Every day, I work off of a to-do list. I have career items, house chores, personal goals – everything laid out one week at a time.
But at the end of the week, it seems like I pushed off the career enhancing, tougher tasks and worked on menial, easy tasks. Don’t get me wrong – it all needs to get done. But why do I not have time to do it all?
Psssss, here’s a truth bomb: I DO have time for it all. I’ve have just been wasting time. Sigh.
Yes, we all have the same hours per week as Beyonce, but are we really living up to Queen B’s efficiency? Prolly not.
As you advance your career, time becomes even more scarce; managing your time with intention and strategy will make you an indispensable resource.
Today, I have a little treat for you. In the book 168 Hours: You Have More Time Than You Think*, Laura Vanderkam offers several strategies to “find” that missing time. Last Spring, I found these three strategies especially helpful.
- 100 Dreams
- Make a Career Plan
- Keep a Time Log
Descriptions of each exercise are found below. The key for me was doing all three because I first found out what I WANTED to do with my time, then I found the time to do it.
The goal of the 100 Dreams exercise is to flesh out what you really want in life: passions, skills, hobbies and activities that would make your dreams true. A few key points about listing our your 100 Dreams:
- Keep your list in an accessible place where you can easily add items as you think of them.
- The number “100” is meant to make you think hard about all of the things you want out of life. If you find that it was easy to list 100 items, go to 200. The number is meant to keep you thinking and adding your dreams as you go.
- Be sure to add dream items that you have already achieved. For example, I always wanted to graduate college, and although I have been there done that, I added it to the list. Those achievements shape the person I want to be, so it is important I keep those on the list as well.
- Dreams can be big or small. Whether you want to be the CEO of a large company or want to learn how cook a mean creme brulee, it all matters because it is about YOU.
With your time, you should be working towards achieving all of these dreams. By making them more concrete, you are more likely to prioritize your time and focus on them.
Make a Career Plan
Are you an avid planner? I am. I have planners, lists and workbooks all over my house. However, when I think about where I want to be in my career in five years, it is hard for me to realistically imaging what my life will look like. That is why a career plan is SO important.
I have provided a free worksheet here if you need a place to start. Jot down key career facts about where you are now, write out aspects of your career that you want to be in existence in two years’ time, then in the middle brainstorm activities that will help you get from Point A to Point B.
Note: You are NOT carving this plan in stone. Life happens. Being flexible and adaptable is actually really important when advancing your career, so give yourself that same wiggle room. As dreams and current positions change, update your plan.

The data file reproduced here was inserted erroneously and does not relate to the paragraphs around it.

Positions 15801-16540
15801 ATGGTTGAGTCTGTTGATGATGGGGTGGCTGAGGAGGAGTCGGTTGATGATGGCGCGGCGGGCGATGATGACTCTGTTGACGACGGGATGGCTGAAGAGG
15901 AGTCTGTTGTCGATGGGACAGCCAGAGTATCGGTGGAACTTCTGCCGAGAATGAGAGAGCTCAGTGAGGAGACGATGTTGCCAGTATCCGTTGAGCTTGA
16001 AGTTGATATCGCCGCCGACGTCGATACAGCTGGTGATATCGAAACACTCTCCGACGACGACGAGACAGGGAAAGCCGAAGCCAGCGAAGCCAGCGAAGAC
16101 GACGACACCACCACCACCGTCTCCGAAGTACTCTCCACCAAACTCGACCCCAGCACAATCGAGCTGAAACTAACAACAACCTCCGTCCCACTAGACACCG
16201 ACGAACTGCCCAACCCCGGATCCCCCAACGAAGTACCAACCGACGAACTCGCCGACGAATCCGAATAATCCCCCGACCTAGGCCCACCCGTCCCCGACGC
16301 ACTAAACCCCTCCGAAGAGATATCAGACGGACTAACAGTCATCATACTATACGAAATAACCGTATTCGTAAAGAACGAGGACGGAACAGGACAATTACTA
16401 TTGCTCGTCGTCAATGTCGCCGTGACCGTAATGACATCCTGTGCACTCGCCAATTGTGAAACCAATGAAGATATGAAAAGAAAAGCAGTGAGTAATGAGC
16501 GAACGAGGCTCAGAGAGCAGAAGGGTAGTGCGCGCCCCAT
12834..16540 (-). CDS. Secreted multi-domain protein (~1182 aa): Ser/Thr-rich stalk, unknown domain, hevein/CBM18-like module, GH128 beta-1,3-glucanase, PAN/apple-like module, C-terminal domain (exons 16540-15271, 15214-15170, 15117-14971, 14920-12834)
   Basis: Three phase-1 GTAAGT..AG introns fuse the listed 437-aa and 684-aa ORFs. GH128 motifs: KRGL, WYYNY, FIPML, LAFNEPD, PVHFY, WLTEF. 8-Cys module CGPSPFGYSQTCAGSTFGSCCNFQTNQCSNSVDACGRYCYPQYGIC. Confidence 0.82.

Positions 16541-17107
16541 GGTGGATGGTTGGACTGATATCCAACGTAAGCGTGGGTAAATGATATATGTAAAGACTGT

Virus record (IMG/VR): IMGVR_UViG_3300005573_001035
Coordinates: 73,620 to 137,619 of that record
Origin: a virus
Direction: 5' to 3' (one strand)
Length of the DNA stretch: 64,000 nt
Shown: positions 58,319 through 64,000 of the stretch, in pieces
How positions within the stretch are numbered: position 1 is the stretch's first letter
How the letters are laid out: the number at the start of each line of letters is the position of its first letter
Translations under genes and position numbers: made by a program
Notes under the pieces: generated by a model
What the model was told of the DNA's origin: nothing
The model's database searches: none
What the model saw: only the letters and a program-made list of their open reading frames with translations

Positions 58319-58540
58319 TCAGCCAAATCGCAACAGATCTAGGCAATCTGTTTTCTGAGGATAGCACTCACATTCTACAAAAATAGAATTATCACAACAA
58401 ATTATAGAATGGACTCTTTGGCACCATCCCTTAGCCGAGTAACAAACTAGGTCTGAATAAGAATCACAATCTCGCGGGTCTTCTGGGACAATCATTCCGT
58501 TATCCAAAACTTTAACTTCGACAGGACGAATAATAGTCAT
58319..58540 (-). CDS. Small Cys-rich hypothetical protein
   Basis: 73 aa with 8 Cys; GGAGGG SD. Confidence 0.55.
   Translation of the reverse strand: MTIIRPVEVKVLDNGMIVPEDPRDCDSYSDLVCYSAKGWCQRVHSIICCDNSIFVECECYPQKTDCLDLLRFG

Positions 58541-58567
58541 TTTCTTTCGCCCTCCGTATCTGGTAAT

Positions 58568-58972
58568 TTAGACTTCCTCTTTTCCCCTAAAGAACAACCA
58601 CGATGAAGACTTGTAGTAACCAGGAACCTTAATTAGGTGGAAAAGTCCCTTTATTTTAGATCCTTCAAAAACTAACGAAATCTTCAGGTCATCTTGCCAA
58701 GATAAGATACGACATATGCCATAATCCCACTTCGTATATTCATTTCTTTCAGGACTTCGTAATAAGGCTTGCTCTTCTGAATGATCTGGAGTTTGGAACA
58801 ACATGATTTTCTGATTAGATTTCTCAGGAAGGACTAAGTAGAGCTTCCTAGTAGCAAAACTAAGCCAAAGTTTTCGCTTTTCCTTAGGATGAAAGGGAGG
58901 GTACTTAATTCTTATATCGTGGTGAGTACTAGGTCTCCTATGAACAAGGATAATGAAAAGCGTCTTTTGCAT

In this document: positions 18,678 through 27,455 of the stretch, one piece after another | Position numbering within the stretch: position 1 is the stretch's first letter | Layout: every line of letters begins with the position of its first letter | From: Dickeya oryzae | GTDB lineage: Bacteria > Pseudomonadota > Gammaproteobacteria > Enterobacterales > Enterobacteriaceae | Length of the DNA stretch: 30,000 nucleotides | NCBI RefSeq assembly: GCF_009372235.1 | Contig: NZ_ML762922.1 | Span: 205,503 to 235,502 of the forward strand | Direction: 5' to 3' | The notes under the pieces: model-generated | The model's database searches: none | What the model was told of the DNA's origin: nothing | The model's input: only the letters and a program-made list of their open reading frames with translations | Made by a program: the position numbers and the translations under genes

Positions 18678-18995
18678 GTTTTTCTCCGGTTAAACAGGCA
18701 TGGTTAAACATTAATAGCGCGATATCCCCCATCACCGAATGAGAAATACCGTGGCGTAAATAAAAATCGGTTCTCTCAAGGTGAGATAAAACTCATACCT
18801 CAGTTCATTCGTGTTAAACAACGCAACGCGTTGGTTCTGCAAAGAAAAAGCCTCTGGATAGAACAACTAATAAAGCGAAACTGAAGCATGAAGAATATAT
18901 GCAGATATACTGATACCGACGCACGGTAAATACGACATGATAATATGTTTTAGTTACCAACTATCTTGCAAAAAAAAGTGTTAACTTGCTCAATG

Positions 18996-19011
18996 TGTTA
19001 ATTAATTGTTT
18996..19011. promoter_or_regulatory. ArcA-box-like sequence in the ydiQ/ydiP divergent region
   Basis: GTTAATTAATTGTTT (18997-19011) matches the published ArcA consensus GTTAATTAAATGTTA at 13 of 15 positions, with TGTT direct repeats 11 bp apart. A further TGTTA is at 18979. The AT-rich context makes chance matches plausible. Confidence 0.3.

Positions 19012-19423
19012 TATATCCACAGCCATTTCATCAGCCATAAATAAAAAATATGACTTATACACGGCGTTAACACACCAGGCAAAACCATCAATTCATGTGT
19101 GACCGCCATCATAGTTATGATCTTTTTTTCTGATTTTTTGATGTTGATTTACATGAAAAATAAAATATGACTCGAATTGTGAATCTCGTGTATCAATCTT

Not unlike the 100 Dreams exercise, the goal of a career plan is to prioritize what you need to be doing to achieve your career goals. You will hopefully see some of the 100 Dreams items appear on this worksheet; and on your plan, you can get in-depth about what those dreams look like and how you will achieve them.
Keep a Time Log
Out of the three activities, this is definitely the most time consuming… but it is also the most insightful. Have you ever kept a time log for a week? I have. And it was EYE-OPENING.
Time that should have been used for developing my new online small businesses was being eaten up by television and social media. In that time, I could have been making inroads on many of my 100 Dreams and Career Plan activities.
There are tons of ways to track your time over the course of a week: handwritten notes, Excel spreadsheet, phone application, etc.. The point is, for a full week, you need to log your time as you go. If you wait until the end of the day to log the time, you will have a tendency to forget precisely where that time went (and you tend to favor productive activities instead of accurate ones). NO EXCUSES! If you think you have an unusual week, still track your time. If you put it off, every week will be “unusual” for one reason or another.
You can download a free Excel time log at our resource library if you want a starting point. At the end of the week, create categories that make sense for your life and analyze where your time was spent. See if that time is aligned with your 100 Dreams and Career Plan, then use a fresh planner to create your ideal week. Put external resources in place to help you stick to your plan, such as making appointments with key people, putting up a social media blocker for time slots and eliminating distractions such as Netflix at night.
Okay, how ya feelin’? Overwhelmed or ready to conquer your time? I hope it is the latter, because you can do this! Use these three exercise to identify your career priorities and find time in your week to focus on those priorities. Let me know how it goes!
And to download the Career Plan Worksheet and Time Log Spreadsheet, sign up for free for access to the resource library.
*This article contains an affiliate link for the book, 168 Hours! As a bookworm, I only recommend books I really enjoyed reading. I hope you enjoy them, to!